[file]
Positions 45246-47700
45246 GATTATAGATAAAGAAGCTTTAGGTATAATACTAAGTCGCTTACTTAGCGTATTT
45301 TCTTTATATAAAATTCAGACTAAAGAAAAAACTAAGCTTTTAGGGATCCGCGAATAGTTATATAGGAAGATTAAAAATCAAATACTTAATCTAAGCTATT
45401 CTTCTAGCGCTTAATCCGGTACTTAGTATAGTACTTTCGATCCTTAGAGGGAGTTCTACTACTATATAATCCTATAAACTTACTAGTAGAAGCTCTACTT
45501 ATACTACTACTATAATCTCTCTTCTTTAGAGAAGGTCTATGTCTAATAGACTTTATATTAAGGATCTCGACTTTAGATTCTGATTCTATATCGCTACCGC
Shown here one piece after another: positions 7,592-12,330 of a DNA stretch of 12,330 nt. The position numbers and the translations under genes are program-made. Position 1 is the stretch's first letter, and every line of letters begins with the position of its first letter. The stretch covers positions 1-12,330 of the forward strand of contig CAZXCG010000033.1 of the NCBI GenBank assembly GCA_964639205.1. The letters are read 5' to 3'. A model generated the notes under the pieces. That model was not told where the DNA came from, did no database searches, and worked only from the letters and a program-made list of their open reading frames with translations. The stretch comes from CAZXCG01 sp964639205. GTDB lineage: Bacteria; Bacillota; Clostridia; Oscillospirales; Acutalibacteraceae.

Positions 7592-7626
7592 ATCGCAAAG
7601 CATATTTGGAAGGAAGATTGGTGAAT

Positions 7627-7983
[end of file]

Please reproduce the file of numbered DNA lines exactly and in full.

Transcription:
Positions 45246-47700
45246 GATTATAGATAAAGAAGCTTTAGGTATAATACTAAGTCGCTTACTTAGCGTATTT
45301 TCTTTATATAAAATTCAGACTAAAGAAAAAACTAAGCTTTTAGGGATCCGCGAATAGTTATATAGGAAGATTAAAAATCAAATACTTAATCTAAGCTATT
45401 CTTCTAGCGCTTAATCCGGTACTTAGTATAGTACTTTCGATCCTTAGAGGGAGTTCTACTACTATATAATCCTATAAACTTACTAGTAGAAGCTCTACTT
45501 ATACTACTACTATAATCTCTCTTCTTTAGAGAAGGTCTATGTCTAATAGACTTTATATTAAGGATCTCGACTTTAGATTCTGATTCTATATCGCTACCGC
Shown here one piece after another: positions 7,592-12,330 of a DNA stretch of 12,330 nt. The position numbers and the translations under genes are program-made. Position 1 is the stretch's first letter, and every line of letters begins with the position of its first letter. The stretch covers positions 1-12,330 of the forward strand of contig CAZXCG010000033.1 of the NCBI GenBank assembly GCA_964639205.1. The letters are read 5' to 3'. A model generated the notes under the pieces. That model was not told where the DNA came from, did no database searches, and worked only from the letters and a program-made list of their open reading frames with translations. The stretch comes from CAZXCG01 sp964639205. GTDB lineage: Bacteria; Bacillota; Clostridia; Oscillospirales; Acutalibacteraceae.

Positions 7592-7626
7592 ATCGCAAAG
7601 CATATTTGGAAGGAAGATTGGTGAAT

Positions 7627-7983